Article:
Published in time for the 75th anniversary, a gripping and definitive account of the event that changed 20th-century America - Pearl Harbor - based on years of research and new information uncovered by a New York Times best-selling author.
The America we live in today was born not on July 4, 1776, but on December 7, 1941, when almost 400 Japanese planes attacked the US Pacific Fleet, killing 2,400 men and sinking or damaging 16 ships. In Pearl Harbor: From Infamy to Greatness, Craig Nelson follows, moment by moment, the sailors, soldiers, pilots, admirals, generals, emperors, and presidents, all starting with a pre-polio assistant secretary of the navy, Franklin D. Roosevelt, attending the laying of the keel of the USS Arizona at the Brooklyn Navy Yard, against the backdrop of the imperial, military, and civilian leaders of Japan lurching into ultranationalist fascism, all culminating in an insanely daring scheme to shock the Allies with a technologically revolutionary mission in one of the boldest military stories ever told - one with consequences that continue to echo in our lives today.
Besides the little-understood history of how and why Japan attacked America, we can hear the abandoned record player endlessly repeating "Sunrise Serenade" as the Japanese bombs hit the deck of the California; we feel terror as navy wives, helped by their Japanese maids, upturn couches for cover and hide with their children in caves from a rumored invasion; and we understand the mix of frustration and triumph as a lone American teenager shoots down a Japanese bomber. Backed by a research team's five years of efforts with archives and interviews, producing nearly a million pages of documents, as well as a thorough reexamination of the original evidence produced by federal investigators, this definitive history provides a blow-by-blow account from both the Japanese and American perspectives and is a historical drama on the greatest scale. Nelson delivers all the terror, chaos, violence, tragedy, and heroism of the attack in stunning detail and offers surprising conclusions about the tragedy's unforeseen and resonant consequences.
©2016 Craig Nelson (P)2016 Simon & Schuster
I have downloaded dozens of books from audible. Undoubtedly, this is the absolute worst recording I've ever listened too. Bad audio, glitches, varying speed. I deserve my money back on this one. I was interested in the subject matter or I never would have made it to the end. Terrible.
Hard copy worthy. Every so often I will purchase a hard copy of an audiobook that I had completed. As an amateur historian, I purchase the book for reference. I have a number of other books on Pearl Harbor and the War in the Pacific. This is one at the top of my list.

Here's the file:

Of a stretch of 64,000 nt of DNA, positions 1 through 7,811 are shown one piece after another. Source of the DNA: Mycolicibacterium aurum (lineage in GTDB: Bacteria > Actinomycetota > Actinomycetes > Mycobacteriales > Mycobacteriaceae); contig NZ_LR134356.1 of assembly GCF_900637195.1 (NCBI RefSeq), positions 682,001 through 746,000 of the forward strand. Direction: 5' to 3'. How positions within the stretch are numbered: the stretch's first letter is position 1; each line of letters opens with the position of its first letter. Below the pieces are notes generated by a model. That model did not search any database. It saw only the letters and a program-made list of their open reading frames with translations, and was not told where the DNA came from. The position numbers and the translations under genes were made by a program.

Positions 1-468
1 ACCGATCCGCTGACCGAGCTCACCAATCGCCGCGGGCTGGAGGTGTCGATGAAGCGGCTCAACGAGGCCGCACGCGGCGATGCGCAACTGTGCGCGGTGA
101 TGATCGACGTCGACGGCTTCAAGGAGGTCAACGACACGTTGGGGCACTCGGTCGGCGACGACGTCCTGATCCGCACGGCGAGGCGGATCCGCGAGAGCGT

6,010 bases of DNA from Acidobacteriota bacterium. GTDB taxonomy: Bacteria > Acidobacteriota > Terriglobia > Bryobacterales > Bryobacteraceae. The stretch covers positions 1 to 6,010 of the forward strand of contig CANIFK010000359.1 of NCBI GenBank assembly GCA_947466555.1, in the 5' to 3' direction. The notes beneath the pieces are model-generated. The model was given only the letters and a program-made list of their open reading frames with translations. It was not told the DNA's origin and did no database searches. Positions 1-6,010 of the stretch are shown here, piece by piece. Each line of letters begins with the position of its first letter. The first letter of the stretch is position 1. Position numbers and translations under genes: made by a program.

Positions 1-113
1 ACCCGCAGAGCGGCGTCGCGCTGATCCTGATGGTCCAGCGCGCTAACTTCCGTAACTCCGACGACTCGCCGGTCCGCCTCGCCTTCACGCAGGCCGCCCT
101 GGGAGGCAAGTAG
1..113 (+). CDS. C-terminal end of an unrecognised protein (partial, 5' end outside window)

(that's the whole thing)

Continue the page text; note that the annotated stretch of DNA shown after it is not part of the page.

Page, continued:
It's hard to get past the very bad narration and horrendous audio quality of this audio book, despite the well told story of the events leading to Pearl Harbor. I've listened to dozens of books and this is by far the worst audio quality I've even encountered. Listening to the first three quarters of the book the audio has so many audio edits and changes in volume and speed it is jarringly distracting. Couple this with the narrator's very odd voice inflections, especially his frequent accenting the last syllabic of words, the book is a very bumpy ride.
For whatever reason, the edits and speed changes abruptly normalize for the last quarter of the book, but by then the author is done with Pearl Harbor and takes a non-linear journey through battles following the Pearl Harbor attack.
If you're interested in the events leading to Pearl Harbor, this book has excellent information, particularly on the events taking place in Japan and the breaking of Japanese naval codes long before the Dec. 7, 1941 attack. But I would read and flip pages and not listen to this audio.
If you get this book hoping for previously undisclosed secrets, or or overlooked evidence of a momentous nature, you'll be very disappointed. This is just a lukewarm redo of a story told many times before.
George Guidall does an admirable job with rehashed information, but the story is so familiar that he can't do anything to assist and keep the listeners interested.
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